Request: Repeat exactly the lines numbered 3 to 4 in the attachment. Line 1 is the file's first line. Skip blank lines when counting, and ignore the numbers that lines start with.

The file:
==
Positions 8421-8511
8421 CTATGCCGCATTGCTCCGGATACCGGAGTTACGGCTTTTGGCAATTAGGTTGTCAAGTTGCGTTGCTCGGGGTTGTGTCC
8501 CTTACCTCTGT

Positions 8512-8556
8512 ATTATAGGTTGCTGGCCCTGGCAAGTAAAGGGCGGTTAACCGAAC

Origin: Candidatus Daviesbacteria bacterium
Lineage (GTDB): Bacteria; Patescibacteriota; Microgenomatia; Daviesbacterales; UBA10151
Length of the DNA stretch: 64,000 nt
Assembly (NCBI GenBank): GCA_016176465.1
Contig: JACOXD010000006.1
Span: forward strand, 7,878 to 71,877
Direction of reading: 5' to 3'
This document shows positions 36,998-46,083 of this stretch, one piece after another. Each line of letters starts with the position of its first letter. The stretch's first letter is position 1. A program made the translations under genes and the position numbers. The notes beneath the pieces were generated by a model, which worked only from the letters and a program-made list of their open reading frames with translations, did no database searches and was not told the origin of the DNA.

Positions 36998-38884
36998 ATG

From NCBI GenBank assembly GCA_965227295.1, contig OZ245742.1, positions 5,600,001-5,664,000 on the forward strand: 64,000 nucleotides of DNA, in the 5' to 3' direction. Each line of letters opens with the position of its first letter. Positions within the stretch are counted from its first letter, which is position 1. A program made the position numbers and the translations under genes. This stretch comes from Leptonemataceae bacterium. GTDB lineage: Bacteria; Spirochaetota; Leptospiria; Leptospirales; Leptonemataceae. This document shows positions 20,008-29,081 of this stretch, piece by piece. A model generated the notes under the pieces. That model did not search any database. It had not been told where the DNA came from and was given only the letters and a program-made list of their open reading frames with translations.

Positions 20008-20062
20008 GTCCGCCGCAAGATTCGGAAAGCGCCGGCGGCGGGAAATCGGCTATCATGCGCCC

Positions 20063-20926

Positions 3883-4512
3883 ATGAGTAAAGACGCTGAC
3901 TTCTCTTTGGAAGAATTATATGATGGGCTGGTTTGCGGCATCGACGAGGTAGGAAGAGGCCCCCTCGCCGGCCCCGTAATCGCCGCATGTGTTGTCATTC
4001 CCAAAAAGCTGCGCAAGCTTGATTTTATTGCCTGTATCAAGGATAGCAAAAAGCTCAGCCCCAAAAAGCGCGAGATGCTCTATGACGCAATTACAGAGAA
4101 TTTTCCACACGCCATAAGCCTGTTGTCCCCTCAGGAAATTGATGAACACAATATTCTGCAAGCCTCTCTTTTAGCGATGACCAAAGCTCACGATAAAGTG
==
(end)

8501 CTTACCTCTGT

Positions 8512-8556